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February 02, 2005 - Image 3

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The Michigan Daily, 2005-02-02

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NEWS

The Michigan Daily - Wednesday, February 2, 2005 - 3

ON CAMPUS
Geology prof to
lecture on Ice Ages
* Geology Prof. Henry T. Pollack will
discuss what ice ages are, why they occur
and the impact of the last Ice Age on
the Great Lakes region and the climate
change on Earth, as part of the lecture
series on the Ice Age.
The event will be held tonight at 7 p.m.
in the Exhibit Museum of Natural His-
tory. There is no cost to attend.
Speaker to discuss
historical narratives
Author Fredric Jameson will discuss
. "History and Narrative" today at 4 p.m.
in the Pendleton Room of the Michigan
Union.
Beginning with Paul Ricoeur's Time
and Narrative trilogy, the talk will touch
on issues of narrative and historiography,
Aristotle's Poetics, the postmodern his-
torical novel and memory.
University faculty members Geoff
Eley, Marjorie Levinson and Andreas
Sch6nle will join Jameson to continue
the discussion. There is no cost for the
lecture.
Two resume
workshops to be
held on campus
The Center for the Education of
Women is sponsoring a workshop to dis-
cuss techniques and ideas for resume and
cover letters today at noon. The event will
last an hour and a half and take place at
The Center for the Education of Women,
located at E. Liberty Street.
Tonight the Career Center is also hav-
ing a "Resume Critique Night" to help stu-
dents perfect their resumes before sending
them to potential employers. The critique
will be held from 6 p.m. to 9 p.m.
CRIME
NOTES
Trespasser found
on International
Institute property
An individual was trespassing on the
University's International Institute yes-
terday evening, according to the Depart-
ment of Public Safety. She was warned
about trespassing and escorted off the
property.
Person vandalizes
MLB with chalk
The Modern Languages Building
staff reported yesterday afternoon that an
unknown person wrote on hallway walls
with chalk, according to DPS.
Fire extinguisher in
East Quad emptied
A DPS officerreported that a fire extin-
guisher was emptied in East Quadrangle
Residence Hall. DPS has no suspects.

THIS DAY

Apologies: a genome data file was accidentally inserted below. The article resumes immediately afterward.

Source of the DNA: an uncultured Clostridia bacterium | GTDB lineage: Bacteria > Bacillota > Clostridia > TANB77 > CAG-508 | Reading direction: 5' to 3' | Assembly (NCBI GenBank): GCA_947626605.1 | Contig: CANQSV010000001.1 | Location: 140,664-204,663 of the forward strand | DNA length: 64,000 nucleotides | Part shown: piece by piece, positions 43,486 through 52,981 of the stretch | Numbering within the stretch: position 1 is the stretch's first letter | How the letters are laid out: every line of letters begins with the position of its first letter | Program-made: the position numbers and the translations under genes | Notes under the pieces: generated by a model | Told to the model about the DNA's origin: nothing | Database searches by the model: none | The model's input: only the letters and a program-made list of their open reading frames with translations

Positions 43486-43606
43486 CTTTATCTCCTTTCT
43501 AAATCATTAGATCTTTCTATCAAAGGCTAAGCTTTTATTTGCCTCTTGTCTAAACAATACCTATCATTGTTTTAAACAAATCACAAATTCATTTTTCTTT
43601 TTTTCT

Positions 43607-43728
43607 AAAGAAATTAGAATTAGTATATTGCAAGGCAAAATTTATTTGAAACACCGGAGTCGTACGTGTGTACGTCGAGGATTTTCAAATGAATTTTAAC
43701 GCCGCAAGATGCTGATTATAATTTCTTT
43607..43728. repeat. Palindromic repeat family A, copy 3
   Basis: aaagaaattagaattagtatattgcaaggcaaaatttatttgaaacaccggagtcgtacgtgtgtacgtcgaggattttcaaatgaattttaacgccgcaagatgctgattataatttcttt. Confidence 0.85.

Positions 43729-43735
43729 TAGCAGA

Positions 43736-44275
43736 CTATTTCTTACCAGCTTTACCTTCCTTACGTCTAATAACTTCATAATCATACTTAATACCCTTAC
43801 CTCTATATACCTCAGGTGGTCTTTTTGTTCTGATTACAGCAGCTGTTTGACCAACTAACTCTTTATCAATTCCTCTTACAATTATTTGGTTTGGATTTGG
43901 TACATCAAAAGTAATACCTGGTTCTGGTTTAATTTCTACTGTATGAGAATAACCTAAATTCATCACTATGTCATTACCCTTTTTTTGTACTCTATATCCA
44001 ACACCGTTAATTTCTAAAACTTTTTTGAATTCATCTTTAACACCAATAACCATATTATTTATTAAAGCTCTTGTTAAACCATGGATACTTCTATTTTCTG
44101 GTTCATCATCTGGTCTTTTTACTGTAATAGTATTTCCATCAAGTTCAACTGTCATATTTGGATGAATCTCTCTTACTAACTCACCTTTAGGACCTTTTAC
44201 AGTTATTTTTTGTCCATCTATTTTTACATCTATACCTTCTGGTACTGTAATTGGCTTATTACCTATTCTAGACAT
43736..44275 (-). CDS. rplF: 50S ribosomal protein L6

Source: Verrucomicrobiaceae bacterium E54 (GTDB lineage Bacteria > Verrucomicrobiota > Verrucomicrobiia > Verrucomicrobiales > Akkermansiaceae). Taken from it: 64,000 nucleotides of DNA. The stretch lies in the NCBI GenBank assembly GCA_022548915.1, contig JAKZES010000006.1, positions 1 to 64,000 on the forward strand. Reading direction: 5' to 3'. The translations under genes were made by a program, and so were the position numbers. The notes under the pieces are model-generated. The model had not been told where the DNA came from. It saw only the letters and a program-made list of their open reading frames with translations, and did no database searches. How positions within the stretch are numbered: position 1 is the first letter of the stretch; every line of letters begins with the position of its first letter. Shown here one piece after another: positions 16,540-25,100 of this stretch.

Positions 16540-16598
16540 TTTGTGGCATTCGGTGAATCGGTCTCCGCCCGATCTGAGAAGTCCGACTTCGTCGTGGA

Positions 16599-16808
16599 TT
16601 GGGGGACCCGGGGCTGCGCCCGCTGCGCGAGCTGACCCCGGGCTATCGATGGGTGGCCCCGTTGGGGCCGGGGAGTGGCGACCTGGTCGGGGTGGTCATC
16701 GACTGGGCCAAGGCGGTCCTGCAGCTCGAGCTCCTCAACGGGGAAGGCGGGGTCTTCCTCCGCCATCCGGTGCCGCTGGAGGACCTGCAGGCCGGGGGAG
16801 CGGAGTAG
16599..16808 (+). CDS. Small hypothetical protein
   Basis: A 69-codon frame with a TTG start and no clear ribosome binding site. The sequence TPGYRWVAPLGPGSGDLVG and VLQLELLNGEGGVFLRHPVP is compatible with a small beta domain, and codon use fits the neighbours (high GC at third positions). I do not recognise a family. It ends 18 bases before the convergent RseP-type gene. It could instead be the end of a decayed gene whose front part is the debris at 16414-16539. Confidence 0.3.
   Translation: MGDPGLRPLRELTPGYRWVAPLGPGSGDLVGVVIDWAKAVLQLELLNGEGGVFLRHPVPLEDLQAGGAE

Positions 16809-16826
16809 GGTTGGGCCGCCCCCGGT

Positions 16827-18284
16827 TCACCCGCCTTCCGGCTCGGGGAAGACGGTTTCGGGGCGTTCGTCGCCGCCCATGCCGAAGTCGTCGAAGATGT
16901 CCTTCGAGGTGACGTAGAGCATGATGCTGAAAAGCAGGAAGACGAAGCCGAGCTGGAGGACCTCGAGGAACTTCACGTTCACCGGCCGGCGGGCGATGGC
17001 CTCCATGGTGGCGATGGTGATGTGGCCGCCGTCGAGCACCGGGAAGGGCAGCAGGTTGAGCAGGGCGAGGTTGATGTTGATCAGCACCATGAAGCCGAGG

BIG FISH

New housing
site approved

GLENN GETTY/Daily
Douglas Nelson of the Museum of Zoology's Fish Division shows off the Japanese fish paintings he discovered in
the museum's archives. The 353 illustrations in the collection were painted by Japanese artist Okubo Setsudo
for Frederick Steams (of The Stearns Collection of Musical Instruments). Nelson Is planning to exhibit the paint-
Ings In the rotunda of the University of Michigan Exhibit Museum of Natural History soon.
Koib m introduce new
mass transit legisla tion

By Leslie Rott
Daily Staff Reporter
As University students scramble
to find off-campus housing for the
next school year, they may soon have
more options than they expect.
Eduardo Icaza, the owner of Key-
stone Construction, plans to have
a six-unit apartment at 828 Greene
St. - located near Main and Hill
Streets - to be ready this fall. Each
unit will have six bedrooms, mean-
ing that a total of 36 people will be
living in the three-floor building.
But neighbors have expressed
concerns that the building will not
meet the needs of the neighborhood
or students.
When the proposal was first present-
ed to the city Planning Commission, it
voted 7-1 against the motion to approve
the project because, like neighbors,
they were not convinced that the plan
was the best for the location.
However, when the Planning Com-
mission votes on a matter, it is then
sent to City Council for deliberation,
regardless of the decision made by
the Planning Commission.
In the case of 828 Greene, because
Icaza's plans met the city code,
the City Council was required to
approve it at its meeting on Jan. 18,
further compounding the concerns
of the neighbors.
"It isn't a neighborhood that stu-
dents necessarily want to live in,"
said Julie Weatherbee, a resident
who lives around the block from 828
Greene.
She emphasized that the neigh-
borhood is not opposed to students
living in the area, as she has several
student neighbors. However, she and
others are worried that because of
the building's distance from the Uni-
versity, the apartments will not sell
and the neighborhood will be forced
to deal with the consequences of
another empty building in the area.
Neighbors emphasized that Icaza
has been unresponsive to their con-
cerns, but he said that most of the
concerns, other than that with park-
ing, were unfounded.
"The neighbors had good inten-
tions, but really had no ground,"
Icaza said.
He added that the property would
be attractive to students because of
its proximity to the band practice
field, Crisler Arena and several other
prominent campus locations.
As of now, Icaza's best estimate as
to the cost of the apartments is about
$600 per month, per student.
Each unit will have two living areas
with furniture, two bathrooms and a
large common kitchen with two refrig-
erators, a stove, sink and dishwasher.
Regardless of the amenities
offered, neighbors are not convinced
that students will be willing to live
so far from campus.
"I don't mind if there are students
living here. ... It's that this is not a
good building," Weatherbee said.
"I don't think the neighborhood is
getting a great deal, I don't think the
students are getting a great deal, I
don't think the city is getting a great
deal," she added.
Like the wary neighbors, some
students remain skeptical about Ica-
za's plan.
"I would not want to live in this
'niche.' It sounds like a dive," said
LSA freshman Sarah Jones.

By Justin Miller
Daily Staff Reporter

Students will not have to worry about missing their taxi or
making bus reservations when traveling to the airport if mass
transportation becomes a reality in southeast Michigan.
State Rep. Chris Kolb (D-Ann Arbor) said he is considering
introducing legislation to link Ann Arbor to Detroit Metropoli-
tan Airport with a bus system.
"There is a need for